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Florida’s Fourth District Court of Appeal affirmed the trial court’s dismissal of an insured’s breach of contract action due to the insured’s failure to file a formal notice of intent to initiate litigation against the carrier as required by the recent statute. The insured appealed the dismissal, claiming the new presuit notice requirement impaired his substantive rights under the insurance policy. The District Court found the trial court’s dismissal was not an error, and the trial court “correctly determined that requiring enforcement of the legislatively enacted presuit notice requirements did not impair appellant’s substantive rights[.]”
In Cole, the insured sued his homeowners’ insurance carrier claiming breach of contract. The insured submitted his insurance claim prior to the effective date of section 627.70152, Florida Statutes (July 1, 2021). However, the insured did not sue his carrier until after July 1, 2021. As a condition precedent to filing a lawsuit against a carrier, this statute requires an insured to provide the Florida Department of Financial Services with notice of his/her intent to initiate litigation.
In response to the carrier’s motion to dismiss, the insured argued that his case was analogous to Menendez v. Progressive Express Ins. Co., 35 So. 3d 873 (Fla. 2010), involving an amendment to the Florida PIP statute which created several “problematic provisions,” including the imposition of a penalty, changes that implicated attorney’s fees, and imposed a presuit notice requirement. 35 So. 3d at 878. Menendez held that the entire amendment to the PIP statute, which in part included a statutory presuit notice requirement, was a substantive change that could not be applied retroactively to policies issued before the amendment’s effective date.
The insured argued that section 627.70152, Florida Statutes, like the amendment to the PIP statute in Menendez, impaired his substantive rights by requiring that he provide presuit notice and by having a section which affected an insured’s right to attorney’s fees. The carrier argued the instant case was distinguishable from Menendez. The trial court granted the motion to dismiss and found that Menendez was distinguishable and that it was clear from the face of section 627.70152 that it was a procedural statute, and thus could be applied retroactively.
On appeal, the district court analyzed the opinions from the Florida Supreme Court, including State Farm Mut. Auto. Ins. Co. v. Laforet, 658 So. 2d 55, 61 (Fla. 1995), Alamo Rent-A-Car, Inc. v. Mancusi, 632 So. 2d 1352, 1358 (Fla. 1994), and Have Fed. Sav. & Loan Ass’n v. Kirian, 579 So. 2d 730, 732 (Fla. 1991), to delineate the differences between a substantive statute and a procedural statute. Summarily, a substantive law prescribes duties and rights as opposed to a procedural law which pertains to the means and methods to apply and enforce those duties and rights. A substantive statute will not operate retrospectively absent clear legislative intent to the contrary, but a procedural or remedial statute will operate retrospectively.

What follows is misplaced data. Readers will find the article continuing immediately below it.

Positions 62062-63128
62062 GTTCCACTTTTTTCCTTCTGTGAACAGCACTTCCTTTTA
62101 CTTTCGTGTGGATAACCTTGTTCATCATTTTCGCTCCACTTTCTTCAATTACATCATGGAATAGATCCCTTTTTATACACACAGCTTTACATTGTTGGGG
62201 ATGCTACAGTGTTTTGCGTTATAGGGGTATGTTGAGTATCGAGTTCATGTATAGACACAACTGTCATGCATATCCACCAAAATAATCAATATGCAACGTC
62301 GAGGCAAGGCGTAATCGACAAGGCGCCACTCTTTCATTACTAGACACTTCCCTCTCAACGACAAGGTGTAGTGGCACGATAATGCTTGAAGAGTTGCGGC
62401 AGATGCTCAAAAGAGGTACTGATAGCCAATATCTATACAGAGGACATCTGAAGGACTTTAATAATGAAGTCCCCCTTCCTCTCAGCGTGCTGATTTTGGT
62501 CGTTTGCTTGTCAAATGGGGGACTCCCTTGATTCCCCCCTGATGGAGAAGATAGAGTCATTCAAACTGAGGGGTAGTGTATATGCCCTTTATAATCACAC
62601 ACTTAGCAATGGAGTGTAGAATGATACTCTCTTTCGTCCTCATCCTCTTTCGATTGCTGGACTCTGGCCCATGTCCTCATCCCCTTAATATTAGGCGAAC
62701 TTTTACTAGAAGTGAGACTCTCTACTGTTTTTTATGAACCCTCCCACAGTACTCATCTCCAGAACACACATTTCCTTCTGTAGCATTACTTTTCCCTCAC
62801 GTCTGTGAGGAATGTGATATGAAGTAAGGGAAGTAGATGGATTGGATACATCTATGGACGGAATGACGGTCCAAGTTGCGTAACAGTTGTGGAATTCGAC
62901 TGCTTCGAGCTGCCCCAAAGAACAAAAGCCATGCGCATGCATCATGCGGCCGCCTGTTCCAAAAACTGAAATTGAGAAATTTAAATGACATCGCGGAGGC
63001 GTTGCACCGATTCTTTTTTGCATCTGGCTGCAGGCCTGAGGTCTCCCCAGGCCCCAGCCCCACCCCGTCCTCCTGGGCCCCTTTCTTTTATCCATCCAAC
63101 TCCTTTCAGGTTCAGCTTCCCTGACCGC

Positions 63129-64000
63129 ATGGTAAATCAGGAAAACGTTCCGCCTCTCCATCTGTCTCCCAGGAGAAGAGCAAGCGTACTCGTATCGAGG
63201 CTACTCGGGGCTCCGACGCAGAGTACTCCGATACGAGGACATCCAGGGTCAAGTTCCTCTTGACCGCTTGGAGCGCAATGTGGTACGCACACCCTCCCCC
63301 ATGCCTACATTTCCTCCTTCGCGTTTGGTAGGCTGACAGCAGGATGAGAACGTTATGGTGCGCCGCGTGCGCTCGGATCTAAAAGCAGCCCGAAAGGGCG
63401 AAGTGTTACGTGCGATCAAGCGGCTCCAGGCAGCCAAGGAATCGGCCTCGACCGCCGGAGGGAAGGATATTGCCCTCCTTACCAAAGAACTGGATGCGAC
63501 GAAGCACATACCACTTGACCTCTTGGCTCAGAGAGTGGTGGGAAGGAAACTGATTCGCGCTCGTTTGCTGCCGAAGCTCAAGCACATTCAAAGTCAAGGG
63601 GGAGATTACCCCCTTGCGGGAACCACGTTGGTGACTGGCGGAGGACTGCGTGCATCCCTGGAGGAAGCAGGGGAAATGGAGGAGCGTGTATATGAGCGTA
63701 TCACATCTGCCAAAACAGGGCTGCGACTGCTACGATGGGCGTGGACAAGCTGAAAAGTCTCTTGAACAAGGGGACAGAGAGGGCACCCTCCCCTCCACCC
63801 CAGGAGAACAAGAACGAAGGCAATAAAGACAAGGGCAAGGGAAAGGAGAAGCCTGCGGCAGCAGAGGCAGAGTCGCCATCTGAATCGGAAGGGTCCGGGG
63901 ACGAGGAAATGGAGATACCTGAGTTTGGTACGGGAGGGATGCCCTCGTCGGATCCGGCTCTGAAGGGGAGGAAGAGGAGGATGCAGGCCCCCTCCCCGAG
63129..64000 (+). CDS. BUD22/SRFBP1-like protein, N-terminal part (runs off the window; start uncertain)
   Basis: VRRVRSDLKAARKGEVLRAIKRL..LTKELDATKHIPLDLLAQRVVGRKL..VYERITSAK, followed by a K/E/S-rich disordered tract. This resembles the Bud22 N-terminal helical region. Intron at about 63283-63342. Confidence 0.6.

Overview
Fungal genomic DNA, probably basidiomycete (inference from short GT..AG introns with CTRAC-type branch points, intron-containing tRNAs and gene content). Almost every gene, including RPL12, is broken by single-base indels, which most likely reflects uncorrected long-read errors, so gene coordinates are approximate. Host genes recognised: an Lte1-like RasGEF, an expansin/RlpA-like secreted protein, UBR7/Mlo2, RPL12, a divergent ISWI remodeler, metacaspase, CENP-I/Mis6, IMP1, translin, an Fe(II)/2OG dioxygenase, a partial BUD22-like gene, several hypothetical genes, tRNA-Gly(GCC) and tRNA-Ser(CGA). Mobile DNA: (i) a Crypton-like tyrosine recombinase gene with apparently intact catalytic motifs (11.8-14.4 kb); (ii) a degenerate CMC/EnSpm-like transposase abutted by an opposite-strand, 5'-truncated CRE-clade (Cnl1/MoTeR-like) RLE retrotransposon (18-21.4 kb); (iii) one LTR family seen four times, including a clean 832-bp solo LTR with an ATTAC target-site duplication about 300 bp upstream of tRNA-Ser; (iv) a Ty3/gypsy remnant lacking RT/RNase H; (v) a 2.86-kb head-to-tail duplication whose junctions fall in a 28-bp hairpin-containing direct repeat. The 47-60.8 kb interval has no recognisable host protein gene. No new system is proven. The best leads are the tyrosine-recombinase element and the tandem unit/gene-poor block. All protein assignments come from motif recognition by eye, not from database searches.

The court then turned to the issue of whether section 627.70152 would apply retroactively to policies in existence prior to the effective date of July 1, 2021. The court applied a two-part test. The test first requires the Court to determine whether the Legislature intended for the statute to apply retroactively. Then, if legislative intent is clearly expressed, the Court must determine whether retroactive application would violate any constitutional principles (in this case, whether retroactive application would attach new legal consequences to events completed prior to enactment). Cole (quoting Metro. Dade County v. Chase Fed. Hous. Corp., 737 So. 2d 494, 499 (Fla. 1999)).
In applying this two-part test outlined in Menendez, the court disagreed with the insured’s position that the statute would not apply retroactively to an insurance policy already existing at the time of enactment. The court examined the language of Section 627.70152(1), Florida Statutes (2021), which begins by stating that “[t]his section applies exclusively to all suits…arising under a residential or commercial property insurance policy…” The court emphasized the fact that the statute “imposes a presuit notice requirement as a condition precedent to filing suit” and requires a court to “dismiss without prejudice any claimant’s suit relating to a claim for which a notice of intent to initiate litigation was not given as required by [the statute].”
The court further held that “[if] the legislature had intended to limit this presuit notice provision to policies issued after the statute’s effective date, the legislature would have included language stating so.” Based upon the foregoing, the court held that the presuit notice requirements of Section 627.70152, Florida Statutes, are retroactive, procedural, and apply to insurance policies existing at the time the law was enacted (July 1, 2021).
The court also disagreed with the insured’s argument that, because Section 627.70152 changed the manner in which attorney’s fees are awarded, the statute impaired substantive rights. The court found that the subsection related to attorney’s fees was not implicated in the case at bar. Nevertheless, the court held that, even if attorney’s fees were at issue, just because the right to attorney’s fees is substantive and cannot be applied retroactively does not mean that the presuit notice provision – in a separate subsection – also cannot be applied retroactively.
The Fourth District Court of Appeal has jurisdiction over Florida’s Fifteenth, Seventeenth, and Nineteenth Judicial Circuits (trial courts), which are composed of Palm Beach, Broward, St. Lucie, Martin, Indian River, and Okeechobee Counties.
If you have any questions, please contact Shaheen Nouri or Vincent Fernandez.